By Shannon Kelley Gould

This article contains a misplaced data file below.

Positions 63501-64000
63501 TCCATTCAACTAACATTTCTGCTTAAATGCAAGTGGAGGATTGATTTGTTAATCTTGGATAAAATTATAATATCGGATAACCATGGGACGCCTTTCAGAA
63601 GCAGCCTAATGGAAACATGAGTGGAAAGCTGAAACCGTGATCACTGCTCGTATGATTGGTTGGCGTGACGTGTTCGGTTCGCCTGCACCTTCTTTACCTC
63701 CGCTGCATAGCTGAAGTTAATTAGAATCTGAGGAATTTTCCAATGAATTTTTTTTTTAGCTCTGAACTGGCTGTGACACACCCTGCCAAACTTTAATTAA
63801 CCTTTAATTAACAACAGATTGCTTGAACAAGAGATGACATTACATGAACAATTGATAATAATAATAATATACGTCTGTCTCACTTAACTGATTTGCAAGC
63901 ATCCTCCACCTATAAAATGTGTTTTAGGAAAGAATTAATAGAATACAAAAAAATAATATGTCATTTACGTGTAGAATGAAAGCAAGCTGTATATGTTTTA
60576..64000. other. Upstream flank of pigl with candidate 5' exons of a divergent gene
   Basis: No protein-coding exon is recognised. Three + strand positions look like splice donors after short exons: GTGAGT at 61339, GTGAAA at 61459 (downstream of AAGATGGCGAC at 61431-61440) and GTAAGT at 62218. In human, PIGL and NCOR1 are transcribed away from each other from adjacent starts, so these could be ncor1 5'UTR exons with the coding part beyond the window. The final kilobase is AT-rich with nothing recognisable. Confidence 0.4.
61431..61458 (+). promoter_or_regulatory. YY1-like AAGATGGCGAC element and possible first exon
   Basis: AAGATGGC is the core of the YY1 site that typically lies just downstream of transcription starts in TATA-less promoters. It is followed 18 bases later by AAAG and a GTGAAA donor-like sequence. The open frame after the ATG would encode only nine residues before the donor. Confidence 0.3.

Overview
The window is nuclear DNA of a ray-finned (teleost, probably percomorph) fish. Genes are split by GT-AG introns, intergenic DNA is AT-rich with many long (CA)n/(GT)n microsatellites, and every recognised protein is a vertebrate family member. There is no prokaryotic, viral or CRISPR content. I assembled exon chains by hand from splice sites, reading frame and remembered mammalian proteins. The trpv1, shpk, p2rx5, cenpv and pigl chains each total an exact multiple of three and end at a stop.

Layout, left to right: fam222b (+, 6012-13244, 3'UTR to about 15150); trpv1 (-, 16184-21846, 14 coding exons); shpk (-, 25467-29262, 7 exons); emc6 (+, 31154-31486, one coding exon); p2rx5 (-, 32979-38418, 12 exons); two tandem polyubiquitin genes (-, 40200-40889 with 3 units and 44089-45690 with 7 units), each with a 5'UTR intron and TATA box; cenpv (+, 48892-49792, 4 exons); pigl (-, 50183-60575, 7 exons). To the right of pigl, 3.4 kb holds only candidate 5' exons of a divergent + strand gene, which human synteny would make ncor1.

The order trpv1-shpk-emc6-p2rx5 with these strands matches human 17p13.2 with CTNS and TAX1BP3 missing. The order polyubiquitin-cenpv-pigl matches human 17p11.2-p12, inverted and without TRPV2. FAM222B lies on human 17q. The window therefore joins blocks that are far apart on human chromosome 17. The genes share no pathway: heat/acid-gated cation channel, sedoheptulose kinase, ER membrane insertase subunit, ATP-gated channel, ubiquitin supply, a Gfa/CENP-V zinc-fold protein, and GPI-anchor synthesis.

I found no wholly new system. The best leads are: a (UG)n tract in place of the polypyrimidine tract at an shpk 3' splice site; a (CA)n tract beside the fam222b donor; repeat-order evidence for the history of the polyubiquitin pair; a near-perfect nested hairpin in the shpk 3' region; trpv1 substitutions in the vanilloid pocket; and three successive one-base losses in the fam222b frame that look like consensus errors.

Imagine an activity that offers the grace of a martial art, the adrenaline rush of an extreme sport, and a touch of the danger and mischief of MTV’s Jackass. Free running, which takes its cues from a French physical discipline called Parkour, involves little more than a change in perspective: For free runners, the world is their obstacle course. Free running turns anything in the environment — especially those things that tend to confine — into the elements of a playground just waiting to be swiftly traversed. Railings, staircases, walls, buildings, and Dumpsters are jumped, vaulted, or climbed, à la Jackie Chan. On his Web site, Sebastien Foucan, widely credited (along with David Belle) as the co-founder of Parkour, claims, “Following a path can bring with it new opinions and thoughts, both obvious and those that are not so obvious. You must always follow your own intuition — you must always do what you feel, rather than what others think.” Deep thoughts for a such a seemingly random activity — but, in fact, most free runners wax similarly philosophical about their activity of choice, describing it as a way of life, and comparisons to “being fluid like water” are common among devotees. We learned about the phenomenon from the jaw-droppingly wild videos posted on local free runner Michael Turner’s MySpace page (myspace.com/free_running) and at santabarbarafreerunning.com — needless to say, we were impressed. For those eager to give it a try, all you need is your own imagination (and maybe some kneepads).